The sharpest wits at the tasting


For this tasting, we assembled 19 wit biers, roughly half Belgian and half American. The tasting panel consisted of Charles Perry, Betty Hallock and Father’s Office owner Sang Yoon. One general principle soon emerged: The larger the bottle the wit is sold in, the better it tends to be. This delicate style survives better in large bottles, and the people who sell wits in small bottles often seem to be aiming at lager drinkers.

That said, there are degrees of quality even among the big-bottle brands. The ideal wit balances fruity wheat beer flavors (clove, banana), spicy additives (coriander and orange peel), a yeasty note (to provide a middle palate, because wit is not very malty), tartness and a drying touch of hops in the finish. Many wits fall off the track at one or more of these points: too much (more rarely, too little) banana or clove, too much or too little spice, too little hops or (especially in American versions) too much. Here, listed in order of preferences are notes on our top choices from among the wits we tasted.

Allagash White. From Allagash Brewing in Portland, Maine, this was the best wit of the tasting, offering an ideal mix of yeast, coriander, orange, clove, tartness and delicacy. Hop dryness brings the aftertaste to a gentle but decisive stop. 5.2% alcohol. At Beverages & More, store locations at; Beverage Warehouse in Los Angeles, (310) 306-2822,; Hi-Time Wine Cellars in Costa Mesa, (949) 650-8463, About $7 for 25 ounces.

Hoegaarden Wit Bier/Bière Blanche. The beer that started the wit revival; made by InBev. The import version has spice and tartness but little of the fluffy yeast flavor of this style. 4.9% alcohol. At Beverages & More; Beverage Warehouse; Cap N Cork Jr. Market in Los Angeles, (323) 665-1260; Hi-Time Wine Cellars. About $9 per six-pack.

Ommegang Witte. This beer from Brewery Ommegang in Cooperstown, N.Y., tastes at first a little like a wine, then the yeast flavor kicks in. A bright wheat beer with a dry finish but only faint spice. 5.1% alcohol. At Beverage Warehouse; Wine Expo in Santa Monica, (310) 828-4428. About $6 for 750 ml.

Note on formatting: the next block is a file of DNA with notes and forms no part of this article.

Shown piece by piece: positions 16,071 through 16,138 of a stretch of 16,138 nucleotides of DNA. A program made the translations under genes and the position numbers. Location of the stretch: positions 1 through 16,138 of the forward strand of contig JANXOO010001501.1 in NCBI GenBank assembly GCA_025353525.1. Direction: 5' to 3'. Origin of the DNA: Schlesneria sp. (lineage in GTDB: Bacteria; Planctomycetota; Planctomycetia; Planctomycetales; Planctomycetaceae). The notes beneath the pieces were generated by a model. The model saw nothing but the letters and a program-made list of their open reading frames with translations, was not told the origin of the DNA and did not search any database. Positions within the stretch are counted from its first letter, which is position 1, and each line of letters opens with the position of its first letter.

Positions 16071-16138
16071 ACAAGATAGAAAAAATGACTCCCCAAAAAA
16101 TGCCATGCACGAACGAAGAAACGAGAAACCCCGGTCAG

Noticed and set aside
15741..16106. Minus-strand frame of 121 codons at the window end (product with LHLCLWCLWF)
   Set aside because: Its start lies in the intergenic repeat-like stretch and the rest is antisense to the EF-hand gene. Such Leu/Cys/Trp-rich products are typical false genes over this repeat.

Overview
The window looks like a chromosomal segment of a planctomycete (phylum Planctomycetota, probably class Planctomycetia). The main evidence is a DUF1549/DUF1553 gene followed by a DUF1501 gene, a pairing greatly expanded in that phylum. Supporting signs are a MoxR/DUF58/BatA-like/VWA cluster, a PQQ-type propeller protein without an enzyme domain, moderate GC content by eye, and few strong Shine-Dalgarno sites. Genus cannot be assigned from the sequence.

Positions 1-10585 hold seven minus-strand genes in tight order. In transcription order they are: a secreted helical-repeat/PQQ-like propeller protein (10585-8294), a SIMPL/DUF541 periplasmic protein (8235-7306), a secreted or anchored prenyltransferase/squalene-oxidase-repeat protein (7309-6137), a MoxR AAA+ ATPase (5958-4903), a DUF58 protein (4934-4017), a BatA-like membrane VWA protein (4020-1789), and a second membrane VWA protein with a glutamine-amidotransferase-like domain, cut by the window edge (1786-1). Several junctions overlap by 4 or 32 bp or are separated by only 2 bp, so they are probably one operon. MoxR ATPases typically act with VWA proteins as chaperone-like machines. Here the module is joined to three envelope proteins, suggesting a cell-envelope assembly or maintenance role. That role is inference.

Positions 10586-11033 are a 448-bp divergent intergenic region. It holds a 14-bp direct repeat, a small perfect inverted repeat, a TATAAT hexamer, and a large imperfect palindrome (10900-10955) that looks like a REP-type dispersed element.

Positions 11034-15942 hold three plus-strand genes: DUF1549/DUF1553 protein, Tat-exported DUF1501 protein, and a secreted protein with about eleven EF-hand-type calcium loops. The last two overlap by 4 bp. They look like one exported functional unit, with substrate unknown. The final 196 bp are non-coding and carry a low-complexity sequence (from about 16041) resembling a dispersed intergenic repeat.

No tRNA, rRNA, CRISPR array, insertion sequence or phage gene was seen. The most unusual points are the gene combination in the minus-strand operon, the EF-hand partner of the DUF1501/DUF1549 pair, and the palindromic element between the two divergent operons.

Blanche de Chambly. Canadian brewer Brasserie Unibroue makes this wit, one of the best beers of the tasting for yeast character with a flavor heavily dominated by banana. 5% alcohol. At Beverages & More; Hi-Time Wine Cellars; Hollingshead’s Delicatessen in Orange, (714) 978-9467; and Liquorama in Upland, (909) 985-3131, About $6 for 750 ml; $9 per six-pack.

Lost Coast Great White. From Eureka’s Lost Coast Brewery comes this mild version of a wit bier with a smooth finish. 4.5% alcohol. At Beverages and More; Liquorama; Red Carpet Wine Merchants in Glendale, (818) 247-5544, About $7.50 per six-pack, $4 for 22 ounces.

Leinenkugel’s Sunset Wheat. An attractive beer, made by Jacob Leinenkugel Brewing of Chippewa Falls, Wis. It has notes of banana, tropical fruit, orange peel, coriander and a mystery spice, but at the bottom it’s more like a hefeweizen than a wit bier. 4.9% alcohol. At Beverages & More; Beverage Warehouse; some supermarkets. About $8 per six-pack.

Blanche de Namur. Imported from the Belgian brewery Brasserie du Bocq, in Pernode, Belgium, this is a wit with a good, yeasty and fruity nose. The palate is low in hops and acidity. 5% alcohol. At Hi-Time Wine Cellars. About $7 for 750 ml.

Blanche des Moines. Also from Brasserie du Bocq, this pleasant quaff has a mild nose and citrus tartness. 4.5% alcohol. At Hi-Time Cellars; and Wine Expo. About $10 for 750 ml.

Jan de Lichte Dubbelwit. This entry is from a tiny Belgian brewery in Erpe-Mere, Brouwerij de Glazen Toren. The flavor is bright and a little rich; very attractive but not really wit-like (and the highest alcohol content of the group). The nose has the faint farmyard aromas of a Belgian gueuze made with wild yeasts. 7% alcohol. At Hi-Time Wine Cellars. About $14 per 750 ml.

-- Charles Perry